The Niger Army appears to use rudimentary communications, primarily relying on civilian standard radios, with a smattering of specialist tactical transceivers.
As these words were being written, tensions were running high in West Africa. On 26th July, a coup d’état led by the Nigerien military deposed Niger’s President Mohamed Bazoum. As of early August, Mr. Bazoum continued to be detained by the Nigerien military junta now running the country. Mr. Bazoum was sworn in as Niger’s democratically elected president on 2nd April 2021. The coup has brought widespread condemnation, particularly from the Economic Community of West African States (ECOWAS). Niger is a member of ECOWAS. The United Nations, the European Union and the United States made similar condemnations. On 30th July, ECOWAS ordered the restoration of democracy in Niger and the reinstatement of Mr. Bazoum. The organisation warned that, unless the junta stepped down by 6th August, ECOWAS would implement sanctions and could use force to restore Mr. Bazoum’s government.
The 6th August deadline came and went. As of the time of writing (8th August), it is unclear whether military action against the junta will occur. It was reported on 5th August that ECOWAS had agreed on a plan for a possible military intervention in Niger. That said, military juntas controlling neighbouring Burkina Faso and Mali have vowed to side with Niger should military action be taken. Nigeria is ECOWAS’ current chair and appears to have taken a strong stance against the coup.
Local Cyber Capabilities
The Nigerian military is likely to lead any military action against Niger. An intervention in Niger would almost certainly include an Electronic Warfare (EW) effort against Nigerien military communications.
The Nigerian Army has emerged as one of the best equipped in Africa regarding EW and cyberwarfare. In 2018, the army established a Cyber Warfare Command (CWC). Should war break out, the CWC may target internet protocol data the Nigerien junta depends on for command and control. The CWC could also play a useful role in identifying and exploiting militarily relevant data. The Nigerian Army has signals battalions embedded in its manoeuvre force. These battalions are tasked with tactical/operational level EW in addition to providing manoeuvre force communications.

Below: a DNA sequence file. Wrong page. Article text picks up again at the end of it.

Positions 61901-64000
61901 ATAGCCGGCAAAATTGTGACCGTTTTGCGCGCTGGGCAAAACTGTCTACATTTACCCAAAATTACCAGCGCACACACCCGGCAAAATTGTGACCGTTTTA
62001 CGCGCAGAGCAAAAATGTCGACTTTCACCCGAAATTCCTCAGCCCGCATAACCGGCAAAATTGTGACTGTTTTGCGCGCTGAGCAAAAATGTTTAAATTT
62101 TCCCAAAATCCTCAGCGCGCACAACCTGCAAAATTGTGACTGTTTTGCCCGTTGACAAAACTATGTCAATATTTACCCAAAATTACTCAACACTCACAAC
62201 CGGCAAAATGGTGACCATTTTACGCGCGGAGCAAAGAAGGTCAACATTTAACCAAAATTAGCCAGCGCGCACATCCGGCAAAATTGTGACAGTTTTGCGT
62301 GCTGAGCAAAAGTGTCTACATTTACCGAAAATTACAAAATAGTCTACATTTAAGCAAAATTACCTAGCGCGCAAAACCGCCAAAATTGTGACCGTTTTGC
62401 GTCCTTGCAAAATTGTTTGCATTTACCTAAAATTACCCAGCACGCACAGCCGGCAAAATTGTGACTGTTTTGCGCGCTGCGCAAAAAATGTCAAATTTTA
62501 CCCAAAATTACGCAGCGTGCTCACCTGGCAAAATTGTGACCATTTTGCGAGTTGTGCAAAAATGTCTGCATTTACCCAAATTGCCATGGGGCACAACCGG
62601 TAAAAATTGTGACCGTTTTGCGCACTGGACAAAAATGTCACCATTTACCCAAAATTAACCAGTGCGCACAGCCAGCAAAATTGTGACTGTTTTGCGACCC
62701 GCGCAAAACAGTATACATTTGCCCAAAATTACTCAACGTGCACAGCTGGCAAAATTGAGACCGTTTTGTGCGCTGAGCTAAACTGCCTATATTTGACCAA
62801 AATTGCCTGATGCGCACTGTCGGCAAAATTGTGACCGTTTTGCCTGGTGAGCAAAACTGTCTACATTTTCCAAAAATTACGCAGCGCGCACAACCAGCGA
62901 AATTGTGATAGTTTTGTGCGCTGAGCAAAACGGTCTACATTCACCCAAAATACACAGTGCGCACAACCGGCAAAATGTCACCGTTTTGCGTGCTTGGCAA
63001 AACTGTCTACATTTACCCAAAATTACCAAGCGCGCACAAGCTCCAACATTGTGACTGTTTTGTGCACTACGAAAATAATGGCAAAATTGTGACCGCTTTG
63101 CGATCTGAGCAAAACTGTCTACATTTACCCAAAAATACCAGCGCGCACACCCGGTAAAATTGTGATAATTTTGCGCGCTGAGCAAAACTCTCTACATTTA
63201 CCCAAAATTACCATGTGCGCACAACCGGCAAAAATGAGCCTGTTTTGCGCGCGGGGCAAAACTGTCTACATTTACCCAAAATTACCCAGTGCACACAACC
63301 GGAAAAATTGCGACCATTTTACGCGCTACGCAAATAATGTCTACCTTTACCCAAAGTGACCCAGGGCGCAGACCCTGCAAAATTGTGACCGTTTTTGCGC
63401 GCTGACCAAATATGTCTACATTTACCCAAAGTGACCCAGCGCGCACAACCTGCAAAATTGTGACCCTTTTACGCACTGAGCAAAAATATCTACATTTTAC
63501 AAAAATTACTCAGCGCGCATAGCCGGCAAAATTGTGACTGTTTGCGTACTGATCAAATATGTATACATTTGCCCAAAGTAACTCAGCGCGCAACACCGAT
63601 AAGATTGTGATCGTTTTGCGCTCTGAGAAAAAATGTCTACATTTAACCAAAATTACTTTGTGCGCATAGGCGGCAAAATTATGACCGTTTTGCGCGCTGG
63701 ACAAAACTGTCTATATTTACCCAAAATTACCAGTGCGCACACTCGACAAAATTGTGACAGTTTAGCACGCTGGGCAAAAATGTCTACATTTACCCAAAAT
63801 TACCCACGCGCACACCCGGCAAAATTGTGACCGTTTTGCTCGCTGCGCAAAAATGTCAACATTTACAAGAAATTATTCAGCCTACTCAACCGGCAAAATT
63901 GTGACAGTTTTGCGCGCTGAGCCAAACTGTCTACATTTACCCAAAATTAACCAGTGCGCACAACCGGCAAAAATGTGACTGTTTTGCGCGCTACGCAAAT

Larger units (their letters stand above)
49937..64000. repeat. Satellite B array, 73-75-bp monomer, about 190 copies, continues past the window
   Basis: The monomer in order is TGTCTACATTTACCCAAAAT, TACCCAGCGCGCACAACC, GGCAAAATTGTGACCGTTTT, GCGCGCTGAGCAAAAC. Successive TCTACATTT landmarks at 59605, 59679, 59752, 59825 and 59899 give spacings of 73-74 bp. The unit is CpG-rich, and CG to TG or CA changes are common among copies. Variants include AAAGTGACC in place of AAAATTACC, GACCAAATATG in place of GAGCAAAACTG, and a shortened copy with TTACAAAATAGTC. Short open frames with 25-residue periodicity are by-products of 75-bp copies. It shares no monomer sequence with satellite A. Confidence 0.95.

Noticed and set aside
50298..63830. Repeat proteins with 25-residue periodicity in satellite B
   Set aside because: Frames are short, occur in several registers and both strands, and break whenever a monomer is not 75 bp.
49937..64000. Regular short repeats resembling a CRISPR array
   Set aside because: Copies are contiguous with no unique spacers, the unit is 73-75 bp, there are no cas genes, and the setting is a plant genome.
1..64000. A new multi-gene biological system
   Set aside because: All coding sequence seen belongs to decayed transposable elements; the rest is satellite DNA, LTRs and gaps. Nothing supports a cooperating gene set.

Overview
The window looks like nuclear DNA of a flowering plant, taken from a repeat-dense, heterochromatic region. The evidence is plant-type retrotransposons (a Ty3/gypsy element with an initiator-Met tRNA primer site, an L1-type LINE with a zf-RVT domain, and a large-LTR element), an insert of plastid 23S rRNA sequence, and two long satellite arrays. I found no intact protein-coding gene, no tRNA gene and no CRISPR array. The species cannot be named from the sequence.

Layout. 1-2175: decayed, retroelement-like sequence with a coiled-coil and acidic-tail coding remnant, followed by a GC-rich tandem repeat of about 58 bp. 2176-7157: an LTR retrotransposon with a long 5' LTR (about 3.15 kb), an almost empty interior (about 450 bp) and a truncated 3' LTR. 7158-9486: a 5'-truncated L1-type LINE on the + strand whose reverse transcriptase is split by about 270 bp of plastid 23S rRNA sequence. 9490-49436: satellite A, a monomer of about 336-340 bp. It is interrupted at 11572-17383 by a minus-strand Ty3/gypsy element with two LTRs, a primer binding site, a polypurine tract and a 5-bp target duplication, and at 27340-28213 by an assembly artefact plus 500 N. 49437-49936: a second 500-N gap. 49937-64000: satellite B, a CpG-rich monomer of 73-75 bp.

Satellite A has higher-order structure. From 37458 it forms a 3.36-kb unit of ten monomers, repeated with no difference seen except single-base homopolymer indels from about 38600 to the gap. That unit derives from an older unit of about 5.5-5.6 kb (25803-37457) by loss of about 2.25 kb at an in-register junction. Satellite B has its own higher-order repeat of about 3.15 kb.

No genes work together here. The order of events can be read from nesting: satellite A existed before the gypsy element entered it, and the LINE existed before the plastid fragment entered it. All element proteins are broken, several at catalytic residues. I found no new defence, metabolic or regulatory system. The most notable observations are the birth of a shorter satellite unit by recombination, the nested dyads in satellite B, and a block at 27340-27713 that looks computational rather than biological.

Little is known regarding what EW equipment the Nigerian Army uses but the force is equipped with Aerosonde Mk.4.7 uninhabited aerial vehicles. Reports say these aircraft have an EW payload potentially capable of collecting Communications Intelligence (COMINT). The aircraft’s 15,000 feet (4,500 metres) ceiling enable it to detect and locate radio signals over a range of 150 nautical miles (278 kilometres).
On the one hand tactical communications used by the Nigerien Army should be relatively easy to detect, locate, exploit and attack. Pictures circulating on social media show members of the junta during a press conference equipped with Motorola civilian standard handheld radios. It also appears that the Nigerien Army may use Chinese TYT handheld radios. The latter radios lack any meaningful communications/transmission security. Previous analysis indicates that similar radios deployed by Russian forces in Ukraine have been relatively easy to exploit for COMINT. Some Motorola products employ AES-256 encryption, but as Armada recently reported, this is not unbreakable.
More challenging could be the L3Harris AN/PRC-152A handheld and AN/PRC-117G backpack radios Niger received from the United States in 2015. These radios use frequencies of 30 megahertz/MHz to 512MHz (AN/PRC-152A) and 30MHz to two gigahertz (AN/PRC-117G). L3Harris’ literature says that the AN/PRC-117G has several encryption capabilities. These capabilities include the company’s own Sierra-II encryption standard equipping both radios. Such encryption standards could be difficult to break. Nonetheless, it is possible that the Niger Army only has a relatively small number of these radios.
The ‘known unknown’ in whether the force has acquired tactical radios from suppliers in the Islamic Republic of Iran, the People’s Republic of China or Russia. If so, these may be more challenging for COMINT specialists to detect, identify, exploit and jam.
Nonetheless, attacking the civilian standard radios the Nigerien Army appears to be using could still pay dividends should the delicate situation in West Africa become a shooting war. Cyberwarfare coupled with COMINT gathering and communications jamming could still provide an ECOWAS force with an advantage. Such attacks could help seriously degrade the command, control and cohesion of the Niger armed forces.
by Dr. Thomas Withington